131 4. Performance Measures: Measurement is no accidents. By Aircraft related businesses being built on Airport property (revenues) and Fly Ins (ramp fee revenues). 5. Program Highlights: We will be initiating another Master Plan Update in this Budget Year. Additionally, we will have finalized the Sustainability Study which encompasses a business plan to help us become self-sufficient into the Future. Marketing the Airport will be instituted to maximize the use of the Airport as well as utilizing Social Media to be more visual. FY 2018 Budget by Organization Set Elected Official Organization Set Expenses Commissioners Airport.BOCC.Airport.Dept Admin Personnel Expenses Operating Expenses (B Budget) Airport.BOCC.Airport.Dept Admin Total Adopted Budget 620, , ,311 Expenses Total 772,311 Commissioners Airport- Admin Charges for Services Miscellaneous Airport- Admin Total Revenues 676,000 2, ,000 Revenues Total 678,

132 Kootenai County, Idaho Department / Cost Center Narrative Fiscal Year 2018 Department/Elected Official Airport / BOCC Cost Center Title Field Maintenance Cost Center Organizational Code Contact Person Steven Kjergaard 1. Description: Runway safety and Taxiway maintenance including lighting, pavement, paint striping, maintaining grass and weeds, snow removal, wildlife program, etc. are all requirements of FAR Part 139 certification. 2. Goal: To ensure that we have a safe, environmentally compliant Airport environment. Maintain portions of the Airport not eligible for Federal Airport Improvement Program funding and maintain compliance with FAR Part Objectives: As part of our FAR Part 139 Operating Certificate, we are mandated to maintain our Pavement Maintenance Program by crack sealing our Runways, Taxiways, and Ramps. Our Wildlife Management Program - which helps control the amount of aircraft incidents with birds (bird strikes), as well as other wild animals such as badgers and coyotes. Being environmentally compliant in reference to noxious weeds and storm water control. To utilize proper deicing practices (ice melt-urea) to assist with our snow and ice control operations. 4. Performance Measures: We track bird strikes and animals dispatched on our self-inspection list and fill out a form annually for the U.S. Fish and Wildlife Service. 5. Program Highlights: The utilization of deicer-urea will continue to assist Airport staff with ice control. We have undergone a Wildlife Hazard Assessment to determine the needs of the Airport in relation to various animals who can create a danger to air safety. The next part of this project is the Wildlife Hazard Management Program which will provide management policies and procedures to assist Airport Operations staff with the necessary training and knowledge to recognize and respond to hazardous wildlife. 127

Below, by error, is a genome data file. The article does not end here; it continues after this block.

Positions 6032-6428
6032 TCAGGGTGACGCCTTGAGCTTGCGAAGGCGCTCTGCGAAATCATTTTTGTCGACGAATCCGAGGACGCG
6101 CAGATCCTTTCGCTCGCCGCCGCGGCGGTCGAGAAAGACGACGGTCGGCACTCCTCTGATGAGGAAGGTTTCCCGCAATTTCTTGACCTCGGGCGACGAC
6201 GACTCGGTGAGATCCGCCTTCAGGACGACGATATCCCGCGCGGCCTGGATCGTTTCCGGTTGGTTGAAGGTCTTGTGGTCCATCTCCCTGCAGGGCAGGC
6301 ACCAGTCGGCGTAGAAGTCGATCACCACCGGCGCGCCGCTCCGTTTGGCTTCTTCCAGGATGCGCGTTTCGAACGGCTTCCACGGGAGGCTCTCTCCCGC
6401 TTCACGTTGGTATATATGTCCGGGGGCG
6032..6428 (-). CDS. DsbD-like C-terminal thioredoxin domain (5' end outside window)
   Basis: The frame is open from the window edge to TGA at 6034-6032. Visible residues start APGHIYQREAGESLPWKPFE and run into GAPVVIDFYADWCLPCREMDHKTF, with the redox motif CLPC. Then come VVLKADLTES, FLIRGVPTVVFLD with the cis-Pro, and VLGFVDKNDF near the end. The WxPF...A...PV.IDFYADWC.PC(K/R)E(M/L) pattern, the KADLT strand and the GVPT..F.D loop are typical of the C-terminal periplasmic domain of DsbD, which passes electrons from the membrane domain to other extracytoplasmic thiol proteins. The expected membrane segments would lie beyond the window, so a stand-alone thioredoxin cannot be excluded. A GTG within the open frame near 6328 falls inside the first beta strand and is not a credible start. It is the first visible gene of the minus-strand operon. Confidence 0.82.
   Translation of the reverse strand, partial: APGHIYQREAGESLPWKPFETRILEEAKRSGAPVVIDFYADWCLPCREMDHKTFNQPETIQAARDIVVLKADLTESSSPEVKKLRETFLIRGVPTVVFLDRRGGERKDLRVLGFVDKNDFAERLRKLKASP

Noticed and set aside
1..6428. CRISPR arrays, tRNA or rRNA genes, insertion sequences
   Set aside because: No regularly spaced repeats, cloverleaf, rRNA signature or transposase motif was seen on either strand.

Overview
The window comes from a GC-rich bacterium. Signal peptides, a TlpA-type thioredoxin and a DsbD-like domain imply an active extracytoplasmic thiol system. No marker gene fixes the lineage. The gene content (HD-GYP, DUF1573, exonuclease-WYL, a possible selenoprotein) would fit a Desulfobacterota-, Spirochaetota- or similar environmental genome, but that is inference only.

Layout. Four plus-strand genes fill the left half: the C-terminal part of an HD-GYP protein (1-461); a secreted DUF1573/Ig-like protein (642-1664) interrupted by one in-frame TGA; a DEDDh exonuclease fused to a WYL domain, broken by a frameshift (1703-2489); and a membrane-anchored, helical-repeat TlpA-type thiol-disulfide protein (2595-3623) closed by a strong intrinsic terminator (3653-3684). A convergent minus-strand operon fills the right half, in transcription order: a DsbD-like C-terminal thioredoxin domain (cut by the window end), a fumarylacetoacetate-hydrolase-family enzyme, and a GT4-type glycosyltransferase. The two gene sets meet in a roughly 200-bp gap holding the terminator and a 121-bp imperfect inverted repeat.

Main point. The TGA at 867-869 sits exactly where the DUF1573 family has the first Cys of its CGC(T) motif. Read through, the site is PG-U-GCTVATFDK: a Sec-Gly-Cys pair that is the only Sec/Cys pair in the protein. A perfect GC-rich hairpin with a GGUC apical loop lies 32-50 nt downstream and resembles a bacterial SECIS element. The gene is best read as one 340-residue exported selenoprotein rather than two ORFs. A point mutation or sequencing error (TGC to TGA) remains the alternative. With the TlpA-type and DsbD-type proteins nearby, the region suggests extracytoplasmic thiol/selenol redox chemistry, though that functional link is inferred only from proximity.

133 FY 2018 Budget by Organization Set Elected Official Organization Set Expenses Commissioners Airport.BOCC.Airport.Ops.Field Maint Operating Expenses (B Budget) Airport.BOCC.Airport.Ops.Field Maint Total Adopted Budget 41,507 41,507 Expenses Total 41,507 Revenues Commissioners Airport.BOCC.Airport.Ops.Field Maint No Budgeted Revenues 0 Revenues Total 0 128